Fantastical Creatures

By Debra Madigan

Jenny Greenteeth scared me into buying this deck, and I am glad she did! The Fantastical Creatures Deck is one that pulls together in such a fresh, innovative, positive way, it both pleased and surprised me. I am a firm RW/UW reader, and I am generally leery of "dragony" decks. I first saw this deck on, and was intrigued enough to learn that the author was D. J. Conway (Celtic Dragon Tarot), with art by Lisa Hunt in her fantastic style. I went to U.S. Games (the manufacturer) to investigate more, and as a sign from the Goddess that I should have this deck, Lo and Behold, it was on sale for a very nice price!  I clicked "Buy" immediately. I can sum this terrific deck up in one word before going into depth about how informative and positive it is: WOW!
The cards themselves are a fairly firm stock, they fit well in the hand, and the back is a lovely beige with an oriental filigree circle that prevents the reader or querent from knowing reversals ahead of time---but this deck is to be read without reversals, according to the seventy-two page accompanying booklet.

Nice extras include a glossy layout sheet with innovative tarot spreads: Changes is a 5 card layout to help deal with change and transformation, and there's also a 5 card layout for present life challenges.  Two other very interesting ones are the Pyramid, which purports to show past, present, and future lives (or the past, present, and future in this life), and the Decision layout, consisting of 3 rows of three cards each, which show ultimately what could happen due to the actions we take on the cards (Isn't that what Tarot Reading is all about?).

There are a few "cheat sheet" cards that have quick two to three word summaries of the meanings of the cards.  These can come in handy before you become familiar with the deck.

Although I would classify this as a RW style deck, this one is much less ominous. The creators have no reversed meanings, and for each card there is a "magickal use," which involves some type of meditation, or possibly a spell related to the meaning of the card, intended to heal the pain of the querent.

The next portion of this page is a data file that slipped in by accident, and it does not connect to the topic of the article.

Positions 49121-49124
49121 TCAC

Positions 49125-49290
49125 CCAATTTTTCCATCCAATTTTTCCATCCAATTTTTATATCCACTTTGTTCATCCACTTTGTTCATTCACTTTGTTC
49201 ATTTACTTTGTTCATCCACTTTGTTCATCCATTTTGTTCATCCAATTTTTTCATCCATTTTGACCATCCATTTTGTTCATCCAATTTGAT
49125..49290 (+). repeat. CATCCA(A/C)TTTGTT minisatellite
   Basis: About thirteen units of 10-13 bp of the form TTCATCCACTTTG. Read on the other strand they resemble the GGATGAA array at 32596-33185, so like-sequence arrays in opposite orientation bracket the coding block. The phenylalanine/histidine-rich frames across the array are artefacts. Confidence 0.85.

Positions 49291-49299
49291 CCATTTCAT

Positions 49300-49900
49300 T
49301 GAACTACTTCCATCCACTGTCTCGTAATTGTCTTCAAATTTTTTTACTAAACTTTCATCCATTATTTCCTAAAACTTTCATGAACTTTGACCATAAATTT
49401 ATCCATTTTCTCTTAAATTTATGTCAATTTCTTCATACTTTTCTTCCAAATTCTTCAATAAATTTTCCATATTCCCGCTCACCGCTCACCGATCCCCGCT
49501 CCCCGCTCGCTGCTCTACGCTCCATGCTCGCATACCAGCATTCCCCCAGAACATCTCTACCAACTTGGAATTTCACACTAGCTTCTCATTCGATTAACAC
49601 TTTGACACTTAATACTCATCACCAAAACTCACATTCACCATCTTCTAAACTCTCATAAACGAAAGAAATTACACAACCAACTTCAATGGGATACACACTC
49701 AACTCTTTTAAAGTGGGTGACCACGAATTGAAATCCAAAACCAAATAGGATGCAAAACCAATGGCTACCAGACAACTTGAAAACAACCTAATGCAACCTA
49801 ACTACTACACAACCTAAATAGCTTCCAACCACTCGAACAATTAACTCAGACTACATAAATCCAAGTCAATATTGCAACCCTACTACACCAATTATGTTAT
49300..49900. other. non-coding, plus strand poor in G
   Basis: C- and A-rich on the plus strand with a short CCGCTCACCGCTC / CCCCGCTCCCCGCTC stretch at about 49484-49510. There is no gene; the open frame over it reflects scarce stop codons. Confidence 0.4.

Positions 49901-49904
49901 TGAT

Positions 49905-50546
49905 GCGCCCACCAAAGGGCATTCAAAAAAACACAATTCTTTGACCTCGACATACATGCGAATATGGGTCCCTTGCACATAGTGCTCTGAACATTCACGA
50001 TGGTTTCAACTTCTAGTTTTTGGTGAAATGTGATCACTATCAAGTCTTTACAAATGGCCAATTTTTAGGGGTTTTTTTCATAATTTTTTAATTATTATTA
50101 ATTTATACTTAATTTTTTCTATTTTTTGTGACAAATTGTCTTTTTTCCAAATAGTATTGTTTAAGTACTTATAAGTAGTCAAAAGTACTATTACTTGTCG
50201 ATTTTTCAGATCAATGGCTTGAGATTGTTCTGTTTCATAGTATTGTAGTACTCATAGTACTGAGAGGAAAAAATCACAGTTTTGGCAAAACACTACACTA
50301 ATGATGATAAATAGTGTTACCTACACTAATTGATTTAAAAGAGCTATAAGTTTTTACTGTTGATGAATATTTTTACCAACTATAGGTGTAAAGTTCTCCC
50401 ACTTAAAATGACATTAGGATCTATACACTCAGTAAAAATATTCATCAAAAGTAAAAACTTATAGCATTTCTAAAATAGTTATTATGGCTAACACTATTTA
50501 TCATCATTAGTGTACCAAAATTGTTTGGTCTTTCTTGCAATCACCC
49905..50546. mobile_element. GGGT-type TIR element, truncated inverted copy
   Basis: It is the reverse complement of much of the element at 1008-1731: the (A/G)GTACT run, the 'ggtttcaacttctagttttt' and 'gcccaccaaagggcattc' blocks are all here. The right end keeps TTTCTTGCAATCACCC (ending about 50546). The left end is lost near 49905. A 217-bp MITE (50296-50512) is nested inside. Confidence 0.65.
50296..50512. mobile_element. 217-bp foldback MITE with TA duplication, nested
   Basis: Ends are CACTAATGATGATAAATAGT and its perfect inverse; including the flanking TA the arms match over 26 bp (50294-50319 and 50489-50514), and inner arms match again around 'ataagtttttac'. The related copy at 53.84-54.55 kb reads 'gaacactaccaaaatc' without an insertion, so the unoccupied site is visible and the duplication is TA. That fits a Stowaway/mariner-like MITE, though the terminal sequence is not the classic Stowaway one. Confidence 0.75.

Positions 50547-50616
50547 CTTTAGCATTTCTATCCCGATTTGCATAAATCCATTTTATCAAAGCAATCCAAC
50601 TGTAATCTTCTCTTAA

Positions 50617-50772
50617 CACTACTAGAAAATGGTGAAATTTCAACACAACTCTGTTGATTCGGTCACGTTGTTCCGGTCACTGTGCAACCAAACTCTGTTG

There are 22 Major Arcana and 56 Minor Arcana, including Jenny Greenteeth who slimed me into buying this deck. Jenny Greenteeth is a quite ugly swamp woman slithering along the Bayou swamp. She is oblivious to the three swords. This illustration just drew me in for several minutes.  The image just ooozes green Bayou slime and filth. What a fresh image for the Three of Swords! I later read in the accompanying booklet that Jenny Greenteeth lures her unsuspecting victims into her home, and they are never seen again. The card†meaning is quite traditional: omen of heartache, pain of separation of love, etc. 

I have so many favorite cards in this deck!  They are so well chosen, that some I had never heard of, and I learned quite a bit.  I will share a few of these innovative designs with you. Who could make a better Emperor than Pegasus? Or a better Empress than Celtic Morrigan (maiden, mother, and crone)?  A truly interesting take on the Hanged Man is Medusa, the Greek goddess being punished by having writhing snakes for hair, and possessing a gaze to put a man to stone. One of the loveliest Major Arcana is the Moon card, featuring a gentle unicorn and a friendly owl, illuminated from behind by a large witchy moon.

Examining the Lower Arcana was a delightful job, and it's difficult to choose only a few to highlight. Gratefully, this deck taught me about the tenga of the Shintu oriental religion (Five of Wands), and also about the female Valkyries (Seven of Wands). I particularly love the Griffin as the Nine of Wands, which neutralizes any negative cards in the layout and enhances any positive ones, as per the instructions in the booklet. This deck introduced me to the very intriguing kappa of Japan, a tricky water dweller that wears a tortoise shell and whose exposed body parts are covered with fish scales. If you can get him to knock the water off his head, you can get him to reveal healing and bone setting secrets, as he then loses his powers. Lastly, the suit of Cups marches out some of my favorite fantasy creatures. The Ace of Cups is represented by two lovely childlike fairies. The Two of Cups shows my longtime favorite, mer-people. Of course, I must mention the Nine of Cups, the Native American Mother Goddess, who is shown on a tortoise, symbolizing the Earth.

Finally, the Pentacles bring back the mischievous folk. The Two of Pentacles card features beautifully drawn Fey, graced with a Pentacle. The Three of Pentacles stars a hobgoblin painting five-pointed stars, with a long brush, just as an apprentice would. Adorable!

I say "Bravo!" to this deck, and I recommend it to RW fans who have been hungering for a little of the fantasy stuff.

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Tarot Reflections is published by the American Tarot Association - Copyright (C) 2008
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